By John Leyden 21 Jun 2017 @ The Register
The operation behind the UK government’s Cyber Essentials scheme has suffered a breach exposing the email addresses of registered consultancies, it told them today.
The scheme’s badges are required by all suppliers bidding for “certain sensitive and personal information-handling [government] contracts”.
Companies were notified of the problem, which leaves them at greater risk of phishing attack, through an email on Wednesday from Dr Emma Philpott, chief exec at the IASME Consortium, which runs the accreditation.
“We would like to make you aware that, due to a configuration error in the Pervade Software platform we use for Cyber Essentials assessments, the email address you used to apply for an assessment and your company name may have been released to a third party,” the notice stated.
“We would like to make it clear that the security of the assessment platform has not been compromised. Your account, the answers you provided in the assessment and the report you received are secure. No information other than your email address and your company name was accessible to the third party.”
Pervade Software supplies the tech behind the assessment platform used by the IASME Consortium and its certification bodies. IASME is an information assurance standard geared towards the needs of small and medium enterprises.
The breach notice goes on to explain that the problem arose because of a configuration error, which has since been resolved.
An unknown person accessed a list of email addresses in a log file generated by the Pervade assessment platform and your email address, company name and the IP address of the Certification Body was on that list. No other information was accessed. The other information on the assessment portal itself was not affected in any way and no-one has accessed the system, your account, the answers you provided or the report you received. This log file became accessible through a configuration error on the part of one of the Pervade systems engineers. Pervade have taken immediate steps to address the error and have resolved the issue.
Exposing hundreds of corporate email addresses is bad but it pales in comparison to breaches of payment information or weakly encrypted login credentials of millions of consumers. Nonetheless, security consultancies affected are – not unreasonably – unimpressed. Those behind the scheme should be setting an example for the rest of the industry so it’s only fair to hold them to higher standards.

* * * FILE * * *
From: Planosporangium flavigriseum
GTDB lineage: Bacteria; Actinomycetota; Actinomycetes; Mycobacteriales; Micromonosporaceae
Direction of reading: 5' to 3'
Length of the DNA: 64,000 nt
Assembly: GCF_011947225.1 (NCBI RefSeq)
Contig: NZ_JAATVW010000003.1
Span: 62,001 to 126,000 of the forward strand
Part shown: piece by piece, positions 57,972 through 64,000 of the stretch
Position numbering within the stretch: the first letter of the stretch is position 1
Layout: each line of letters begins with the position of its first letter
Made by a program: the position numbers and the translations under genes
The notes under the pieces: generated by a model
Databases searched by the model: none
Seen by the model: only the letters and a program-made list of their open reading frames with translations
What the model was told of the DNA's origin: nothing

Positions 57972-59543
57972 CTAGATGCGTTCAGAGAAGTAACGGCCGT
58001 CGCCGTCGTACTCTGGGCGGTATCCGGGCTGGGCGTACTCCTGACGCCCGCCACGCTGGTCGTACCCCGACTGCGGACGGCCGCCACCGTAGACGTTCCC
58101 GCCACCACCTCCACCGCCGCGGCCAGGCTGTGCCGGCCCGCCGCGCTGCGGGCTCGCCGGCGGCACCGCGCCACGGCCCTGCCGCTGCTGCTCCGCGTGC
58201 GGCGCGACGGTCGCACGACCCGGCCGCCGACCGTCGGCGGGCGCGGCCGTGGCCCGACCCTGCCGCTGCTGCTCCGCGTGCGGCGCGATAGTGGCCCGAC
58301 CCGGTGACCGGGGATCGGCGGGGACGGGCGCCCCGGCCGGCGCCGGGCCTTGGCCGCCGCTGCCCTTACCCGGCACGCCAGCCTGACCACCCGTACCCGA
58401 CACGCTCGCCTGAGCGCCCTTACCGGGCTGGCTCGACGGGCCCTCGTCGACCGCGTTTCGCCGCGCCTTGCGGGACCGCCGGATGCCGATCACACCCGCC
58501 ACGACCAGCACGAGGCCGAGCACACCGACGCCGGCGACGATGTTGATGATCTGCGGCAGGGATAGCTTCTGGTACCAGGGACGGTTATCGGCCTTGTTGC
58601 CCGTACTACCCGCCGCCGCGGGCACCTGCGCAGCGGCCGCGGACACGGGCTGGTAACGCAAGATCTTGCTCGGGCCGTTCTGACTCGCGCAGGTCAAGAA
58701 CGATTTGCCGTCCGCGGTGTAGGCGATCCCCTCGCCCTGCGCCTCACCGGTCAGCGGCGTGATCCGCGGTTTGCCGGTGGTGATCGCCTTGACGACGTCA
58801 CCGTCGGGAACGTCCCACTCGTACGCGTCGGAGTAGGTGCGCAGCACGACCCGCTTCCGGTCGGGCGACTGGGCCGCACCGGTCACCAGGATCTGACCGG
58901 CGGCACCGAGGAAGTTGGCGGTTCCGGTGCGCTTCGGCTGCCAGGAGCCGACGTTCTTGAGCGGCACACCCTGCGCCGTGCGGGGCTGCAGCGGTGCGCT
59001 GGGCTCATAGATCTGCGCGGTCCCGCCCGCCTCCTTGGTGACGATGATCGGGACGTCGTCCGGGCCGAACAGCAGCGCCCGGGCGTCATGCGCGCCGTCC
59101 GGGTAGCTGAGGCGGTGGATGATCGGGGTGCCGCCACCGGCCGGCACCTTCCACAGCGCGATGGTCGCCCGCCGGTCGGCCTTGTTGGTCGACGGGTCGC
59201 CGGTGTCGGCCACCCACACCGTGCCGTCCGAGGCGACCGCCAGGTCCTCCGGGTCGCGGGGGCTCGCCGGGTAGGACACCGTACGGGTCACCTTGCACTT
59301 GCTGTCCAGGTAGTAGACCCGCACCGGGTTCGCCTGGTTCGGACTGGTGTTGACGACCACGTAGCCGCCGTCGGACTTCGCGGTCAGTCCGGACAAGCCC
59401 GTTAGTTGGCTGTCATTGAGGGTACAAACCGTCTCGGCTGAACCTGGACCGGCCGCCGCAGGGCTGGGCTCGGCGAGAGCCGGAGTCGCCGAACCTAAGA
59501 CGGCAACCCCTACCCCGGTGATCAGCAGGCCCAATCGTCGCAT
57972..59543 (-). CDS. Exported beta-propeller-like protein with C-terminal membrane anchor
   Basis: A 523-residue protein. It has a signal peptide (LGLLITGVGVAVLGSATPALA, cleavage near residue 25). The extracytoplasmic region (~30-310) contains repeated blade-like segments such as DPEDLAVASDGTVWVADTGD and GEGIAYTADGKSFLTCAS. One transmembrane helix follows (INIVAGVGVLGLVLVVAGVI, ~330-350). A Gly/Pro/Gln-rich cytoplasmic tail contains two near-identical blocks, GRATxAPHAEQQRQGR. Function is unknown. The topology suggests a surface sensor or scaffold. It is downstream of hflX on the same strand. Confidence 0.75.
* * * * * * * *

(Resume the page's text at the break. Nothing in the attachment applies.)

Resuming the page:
“We paid to be audited and registered with the UK Govt Cyber Essentials scheme, in order to be able to do business with govt organisations,” one affected worker told El Reg. “Turns out that the info has been leaked, which I guess means that someone now has a list of companies that work with the govt.”
Another said he was “kinda miffed” they have emailed users but neither company has mentioned it on their website.
El Reg was first alerted to problems with the IASME website by a security researcher last week. “Their web application logs and database AES key are published within the root of their backend application exposing the email addresses, names and IP addresses of users,” he told us at the time.
A experienced cyber security expert who helped us in reviewing what the hacker said told us that the problem was down to configuration mistakes, adding that IASME ought to have done better. “This situation was not only preventable; it was actually made by the company through poor installation and configuration,” he said.
We contacted Pervade Software about the issue last week and the firm promptly confirmed it was working on it. Pervade has evidently accepted our suggestion that it ought to contact individuals or entities whose information might have been exposed.
A representative of Pervade Software said that the researcher involved may have earned himself a bug bounty if he had approached the company directly. The researcher, for his part, cites reports describing Pervade’s hack back technology as “we’ll sell DDOS knives, it’s up to you how you use them” before going on to describe them as a “snake-oil vendor”. There’s clearly no love lost on either side. Pervade Software describes information that accompanied the leak of the compromised info on the dark web as a “smear”.
The breach notice goes on to suggest signed-up companies should be cautious of emails purporting to come from The IASME Consortium or another entity linked to the Cyber Essentials scheme lest they contain malware.
“Pervade Software have asked us to pass on their wholehearted apology for any inconvenience they may have caused you. Once again, let me assure you that the other information on the portal itself was not affected, and no-one has been able to gain unauthorised access to the system, your account, the answers you provided, or the report you received,” the notice concludes.
The incident has been reported to both the Information Commissioner’s Office and the National Crime Agency. ®